C. officinalis L. (family: Asteraceae) is popular with the name ‘gada ful’ to Bangladeshi people. The petals are orally administered in the treatment of stomach pain, inflammation, and ulcers [135]. The extract of C. officinalis had both antacid property and gastroprotective capacity. Significant gastro-curative efficacy of the extract was investigated against absolute ethanol and indomethacin induced ulcerative lesion in rats [136]. Another study also confirmed the presence of gastroprotective properties in the plant extract of C. officinalis resulting in the substantial inhibition of the ulcer development caused by chemical and physical agents with 87.15% utmost therapeutic efficiency (450 mg/kg bwt) in cold-resistant and stress-induced ulcers [137]. The findings from lipid peroxidation and enzyme assay clearly exhibited the antioxidant effect of the whole plant of C. officinalis on the ulcer condition. Likewise, the ethanolic extract of C. officinalis in mice showed substantial anti-inflammatory properties against carrageenan as well as dextran–induced paw edema [138]. The extracts substantially inhibited enhanced extents of pro-inflammatory cytokines (e.g., IL-6, IL-1β, TNF-α, IFN-γ) and acute-phase protein, C-reactive protein (CRP), in mice generated by LPS injection. The extract also inhibited LPS-induced COX-2 levels in the spleen of mice. The findings demonstrated that potential anti-inflammatory activities of C. officinalis extract may be mediated by inhibiting pro-inflammatory cytokines as well as COX-2, and subsequent prostaglandin synthesis [138].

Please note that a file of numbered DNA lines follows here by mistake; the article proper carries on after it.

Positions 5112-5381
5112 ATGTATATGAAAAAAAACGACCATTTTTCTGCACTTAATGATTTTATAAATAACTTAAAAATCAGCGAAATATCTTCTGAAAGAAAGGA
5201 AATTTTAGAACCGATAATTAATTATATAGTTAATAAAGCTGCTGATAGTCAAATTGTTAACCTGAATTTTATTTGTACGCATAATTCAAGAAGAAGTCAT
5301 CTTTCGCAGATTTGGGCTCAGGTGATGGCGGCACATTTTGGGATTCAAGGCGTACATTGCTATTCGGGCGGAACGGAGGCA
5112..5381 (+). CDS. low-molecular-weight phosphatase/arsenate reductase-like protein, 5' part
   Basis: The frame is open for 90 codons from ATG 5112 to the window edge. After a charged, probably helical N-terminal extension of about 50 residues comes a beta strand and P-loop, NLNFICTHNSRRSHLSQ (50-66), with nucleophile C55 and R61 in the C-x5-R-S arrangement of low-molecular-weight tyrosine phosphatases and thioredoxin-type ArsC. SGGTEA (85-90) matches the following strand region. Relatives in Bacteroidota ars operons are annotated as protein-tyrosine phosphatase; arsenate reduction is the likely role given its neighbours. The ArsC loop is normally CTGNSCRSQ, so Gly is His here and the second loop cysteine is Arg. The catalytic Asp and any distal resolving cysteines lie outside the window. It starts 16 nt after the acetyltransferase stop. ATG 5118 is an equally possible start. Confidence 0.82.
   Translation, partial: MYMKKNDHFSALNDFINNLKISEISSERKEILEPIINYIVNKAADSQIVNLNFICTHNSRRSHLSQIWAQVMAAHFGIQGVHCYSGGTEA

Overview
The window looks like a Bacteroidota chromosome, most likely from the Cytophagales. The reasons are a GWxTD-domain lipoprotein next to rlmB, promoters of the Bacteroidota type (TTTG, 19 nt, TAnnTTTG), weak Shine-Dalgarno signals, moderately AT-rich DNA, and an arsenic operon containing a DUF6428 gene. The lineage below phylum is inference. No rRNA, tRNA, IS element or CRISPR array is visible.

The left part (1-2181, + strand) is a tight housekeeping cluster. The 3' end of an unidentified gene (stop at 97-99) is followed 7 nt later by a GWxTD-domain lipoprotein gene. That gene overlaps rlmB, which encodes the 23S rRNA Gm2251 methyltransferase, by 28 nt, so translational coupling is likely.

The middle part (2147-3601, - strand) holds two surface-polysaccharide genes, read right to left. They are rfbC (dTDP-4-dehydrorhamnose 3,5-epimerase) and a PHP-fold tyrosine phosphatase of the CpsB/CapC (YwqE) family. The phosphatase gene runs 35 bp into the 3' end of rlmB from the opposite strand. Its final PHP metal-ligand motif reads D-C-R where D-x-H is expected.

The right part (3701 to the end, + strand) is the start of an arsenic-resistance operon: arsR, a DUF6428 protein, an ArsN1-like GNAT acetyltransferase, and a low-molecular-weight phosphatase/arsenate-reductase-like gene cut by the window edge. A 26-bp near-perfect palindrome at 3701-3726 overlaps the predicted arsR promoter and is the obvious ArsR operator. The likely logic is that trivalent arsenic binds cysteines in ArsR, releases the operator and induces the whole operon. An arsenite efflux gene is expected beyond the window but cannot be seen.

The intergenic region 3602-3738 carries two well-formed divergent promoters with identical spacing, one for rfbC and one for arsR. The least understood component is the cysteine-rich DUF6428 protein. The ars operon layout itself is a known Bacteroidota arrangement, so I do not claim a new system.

3.13. Calotropis procera

C. procera of the Asclepiadaecae family is popularly termed ‘akanda’ in Bangladesh and ‘milkweed’ worldwide [139]. The leaf, flower, flower bud, latex, root bark, and root of this plant contain different bioactive compounds such as triterpenoids, lupeol, flavonoids, flavanols, glycosides, resins, cardenolides, mudarine, anthocyanins, α-amyrin, β-amyrin, calactin, calotropin, and β-sitosterol. Bioactive compounds from C. procera show protective properties against different diseases [139,140]. Traditionally, the latex is used in reducing toothache [141], in the treatment of vertigo, paralysis, hair loss, baldness, and rheumatoid/joint swellings. In addition, the leaves have therapeutic values to reduce swelling as well as to treat joint pain. The bark is used in the treatment of eczema, leprosy, and elephantiasis treatment [142].